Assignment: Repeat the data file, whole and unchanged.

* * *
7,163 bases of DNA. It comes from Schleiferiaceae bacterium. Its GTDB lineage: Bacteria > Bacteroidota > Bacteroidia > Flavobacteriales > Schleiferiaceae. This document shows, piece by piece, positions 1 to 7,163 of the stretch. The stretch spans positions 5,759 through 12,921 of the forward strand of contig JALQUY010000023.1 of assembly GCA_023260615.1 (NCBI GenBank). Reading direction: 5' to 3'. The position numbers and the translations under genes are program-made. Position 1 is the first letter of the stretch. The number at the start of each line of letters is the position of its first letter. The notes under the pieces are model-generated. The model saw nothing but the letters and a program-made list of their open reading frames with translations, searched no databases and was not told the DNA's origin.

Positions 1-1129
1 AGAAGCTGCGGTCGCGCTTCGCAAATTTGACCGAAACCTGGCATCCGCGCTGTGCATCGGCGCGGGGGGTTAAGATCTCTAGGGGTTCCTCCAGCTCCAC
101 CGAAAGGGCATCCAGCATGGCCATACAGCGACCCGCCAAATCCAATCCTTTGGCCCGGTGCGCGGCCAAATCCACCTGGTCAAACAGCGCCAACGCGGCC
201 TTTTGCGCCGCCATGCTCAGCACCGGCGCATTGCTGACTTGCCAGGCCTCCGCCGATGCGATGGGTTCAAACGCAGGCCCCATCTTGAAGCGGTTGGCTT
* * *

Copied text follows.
7,163 bases of DNA. It comes from Schleiferiaceae bacterium. Its GTDB lineage: Bacteria > Bacteroidota > Bacteroidia > Flavobacteriales > Schleiferiaceae. This document shows, piece by piece, positions 1 to 7,163 of the stretch. The stretch spans positions 5,759 through 12,921 of the forward strand of contig JALQUY010000023.1 of assembly GCA_023260615.1 (NCBI GenBank). Reading direction: 5' to 3'. The position numbers and the translations under genes are program-made. Position 1 is the first letter of the stretch. The number at the start of each line of letters is the position of its first letter. The notes under the pieces are model-generated. The model saw nothing but the letters and a program-made list of their open reading frames with translations, searched no databases and was not told the DNA's origin.

Positions 1-1129
1 AGAAGCTGCGGTCGCGCTTCGCAAATTTGACCGAAACCTGGCATCCGCGCTGTGCATCGGCGCGGGGGGTTAAGATCTCTAGGGGTTCCTCCAGCTCCAC
101 CGAAAGGGCATCCAGCATGGCCATACAGCGACCCGCCAAATCCAATCCTTTGGCCCGGTGCGCGGCCAAATCCACCTGGTCAAACAGCGCCAACGCGGCC
201 TTTTGCGCCGCCATGCTCAGCACCGGCGCATTGCTGACTTGCCAGGCCTCCGCCGATGCGATGGGTTCAAACGCAGGCCCCATCTTGAAGCGGTTGGCTT